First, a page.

Marty Riemer, late of KJR, hopes to talk himself into something new

Victor Stredicke – February 9, 1989 – If there is a yellow line on the floor at the unemployment office, you aren’t supposed to step over it. Marty Riemer probably would, just to see what would happen. Riemer quit his “pretty darn good” job at KJR last week, with no specific plans. A month ago he told Rick Scott, KJR program director, that he’d like to leave – or sign a really good contract. Obviously, they didn’t come to terms. But Riemer worked through the end of the month – one of the few times that a drive-time radio personality on his way out didn’t get yanked from the air instantly. Being a personality disc jockey demands self-confidence. He faces the microphone daily but seldom gets a grasp on who is listening, or what they like. The lanky Riemer considers himself a viable entertainer, but he has doubts – as do most other disc jockeys, especially around ratings time. And at every station, the afternoon jock plays second fiddle to the morning star. KJR’s big promotion this year is a (statistically improbable) million-dollar giveaway on Gary Lockwood’s morning shift. Riemer did get a nice push in the second year as a midday personality, a series of billboard ads from Ackerley Communications, the parent organization. But his big step up, to the afternoon shift, was tainted. KJR played Ross Shafer’s departure to Hollywood as an event, with a cheapskate promotion, “Who Will Replace Ross Shafer?” Well, as it turned out, eventually Marty did. But Riemer didn’t get billboards and he didn’t get Shafer’s big bucks. Further, the week after Riemer switched to the afternoon shift, KJR changed format – to solid gold, a nice-enough play on KJR’s hit-making history but imitative of several oldies formats already in the arena. Despite his previous radio experience – campus stations KGRG and KCMU and then KJET in its New Wave rock mode – KJR was a big step up for Riemer. The personable disc jockey began a whirlwind appearance schedule that included fairs and flea markets and visits back to his elementary school in Auburn. Later, as afternoon jock, he’d finish his air shift on basketball nights by zipping to the Coliseum (actually only a four-minute jog from KJR’s studios on Lower Queen Anne) for “Fans in the Stands” interviews. Riemer offered “Top 5 News Stories” each Friday afternoon, combining elements of stories you almost might have read, like compensating the families of victims of the Iranian jetliner crash through funds diverted from the proceeds of Oliver North’s lecture tour. Riemer’s simple solution to summer’s TV writers’ strike was to propose that the opening-season “Cosby Show” have the Huxtable family just sitting around watching TV. Riemer was the first to point out that Seahawks owner Ken Behring looks like Alfred Hitchcock. But at some days’ end, doubts arose. “I sometimes did feel like I was just `sitting in’ for Ross,” he confessed. Only a few listeners knew that Riemer was continuing his engineering studies at the UW. He’s only a quarter away from a master’s degree in electrical engineering. Even though he earned his first-class radio license at age 13, the electrical-engineering degree does not translate into a radio career. “I may end up wearing a white shirt and necktie in a corporate environment,” Riemer said. “I’m also writing a proposal to do a TV show of some kind.”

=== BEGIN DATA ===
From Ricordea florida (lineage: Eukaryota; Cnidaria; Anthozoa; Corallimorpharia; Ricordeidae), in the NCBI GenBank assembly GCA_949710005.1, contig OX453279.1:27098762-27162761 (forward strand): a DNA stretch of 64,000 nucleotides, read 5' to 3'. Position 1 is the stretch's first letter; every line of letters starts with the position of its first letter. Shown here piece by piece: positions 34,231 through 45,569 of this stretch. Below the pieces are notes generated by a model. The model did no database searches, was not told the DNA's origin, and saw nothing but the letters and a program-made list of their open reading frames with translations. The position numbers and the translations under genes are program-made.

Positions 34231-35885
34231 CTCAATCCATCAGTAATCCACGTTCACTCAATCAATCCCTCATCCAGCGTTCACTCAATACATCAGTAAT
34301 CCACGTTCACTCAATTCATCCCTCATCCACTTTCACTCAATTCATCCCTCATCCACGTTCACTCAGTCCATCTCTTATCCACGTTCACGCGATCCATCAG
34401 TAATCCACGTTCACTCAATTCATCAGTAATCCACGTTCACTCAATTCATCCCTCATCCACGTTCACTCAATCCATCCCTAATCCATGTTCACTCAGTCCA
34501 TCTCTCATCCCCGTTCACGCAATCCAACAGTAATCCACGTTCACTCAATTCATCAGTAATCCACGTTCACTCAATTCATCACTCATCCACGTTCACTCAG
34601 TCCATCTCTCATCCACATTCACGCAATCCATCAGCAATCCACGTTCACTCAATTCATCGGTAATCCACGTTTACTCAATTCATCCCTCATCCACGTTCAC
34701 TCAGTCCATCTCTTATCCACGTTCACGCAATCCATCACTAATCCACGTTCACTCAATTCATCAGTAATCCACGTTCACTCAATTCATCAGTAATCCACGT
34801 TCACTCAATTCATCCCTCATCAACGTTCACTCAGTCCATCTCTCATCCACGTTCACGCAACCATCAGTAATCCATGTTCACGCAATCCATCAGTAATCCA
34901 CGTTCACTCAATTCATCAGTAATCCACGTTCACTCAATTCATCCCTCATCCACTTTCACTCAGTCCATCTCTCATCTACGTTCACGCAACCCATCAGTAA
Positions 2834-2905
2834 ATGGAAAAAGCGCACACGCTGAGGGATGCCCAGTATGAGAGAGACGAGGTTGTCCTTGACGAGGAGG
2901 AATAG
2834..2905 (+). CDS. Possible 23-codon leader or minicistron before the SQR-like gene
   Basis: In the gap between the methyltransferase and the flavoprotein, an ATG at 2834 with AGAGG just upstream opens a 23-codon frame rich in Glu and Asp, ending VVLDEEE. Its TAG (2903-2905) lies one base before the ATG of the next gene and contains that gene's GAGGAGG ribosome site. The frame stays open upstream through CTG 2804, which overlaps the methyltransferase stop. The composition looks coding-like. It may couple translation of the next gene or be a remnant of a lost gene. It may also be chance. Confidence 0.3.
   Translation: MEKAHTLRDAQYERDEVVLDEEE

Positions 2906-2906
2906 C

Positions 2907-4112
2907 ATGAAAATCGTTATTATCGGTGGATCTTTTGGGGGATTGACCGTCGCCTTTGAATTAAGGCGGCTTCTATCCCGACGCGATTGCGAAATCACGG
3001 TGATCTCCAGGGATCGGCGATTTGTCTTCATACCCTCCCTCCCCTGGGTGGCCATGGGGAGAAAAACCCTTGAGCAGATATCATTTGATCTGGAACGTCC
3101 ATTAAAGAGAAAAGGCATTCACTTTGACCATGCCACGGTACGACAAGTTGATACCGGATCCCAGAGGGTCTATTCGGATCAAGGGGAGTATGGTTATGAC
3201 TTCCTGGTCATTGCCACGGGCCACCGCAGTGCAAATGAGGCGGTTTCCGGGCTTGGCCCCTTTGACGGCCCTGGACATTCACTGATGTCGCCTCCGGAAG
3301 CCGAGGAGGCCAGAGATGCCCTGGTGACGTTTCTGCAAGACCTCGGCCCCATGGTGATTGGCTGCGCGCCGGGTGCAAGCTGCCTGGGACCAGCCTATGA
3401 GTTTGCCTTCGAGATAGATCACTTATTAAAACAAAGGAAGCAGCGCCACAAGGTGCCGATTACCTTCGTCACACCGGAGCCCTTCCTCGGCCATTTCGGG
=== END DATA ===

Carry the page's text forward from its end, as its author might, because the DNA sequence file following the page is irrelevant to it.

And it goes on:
Trinity on radio

Trinity Broadcasting Co., spearheaded by the TV couple Paul and Jan Crouch, has purchased radio stations KGHO-AM-FM in Hoquiam. This is Trinity’s first radio acquisition. The stations carry the audio track of the Crouches’ TV program, “Praise the Lord,” as well as other Christian programs. In the state, Trinity operates Channel 20 in Tacoma and a low-power UHF TV station, Channel 23, in Aberdeen.

Twisting the dial

— Pre-Valentine’s Day, you can dial up songs with the common theme of love on “Folksounds,” with Marianne Bundren on KBCS, 91.3 mHz., beginning at 8 p.m. Tuesday but concentrated in the 9 o’clock hour.

— “Romancin’ the Oldies,” at 6 p.m. Sunday on KOMO, 1000 khz., will feature a valentine’s show.

— Delilah-Rene, queen of audioland’s lonely hearts, has a five-hour show of valentine requests and dedications on “Lights Out,” beginning at 7 p.m. Wednesday on KLSY-AM-FM, 1540 and 92.5.

— But the best gig, at least at this writing, is that of Norm Gregory, who will host Valentine’s Week broadcasts from Jamaica. Features on his afternoon commute-hour shows will focus on the tourist activities of couples from the Seattle area who accompanied Gregory on the junket.

— One hour each week, Pacifica Network focuses on details of Oliver North’s trial. In the noon hour each Monday, highlights, updates and commentary will be supplied on KCMU, 90.3 mHz.

Author: Victor Stredicke

Former radio columnist for the Seattle Times (1964-1989). --- View other articles by Victor Stredicke
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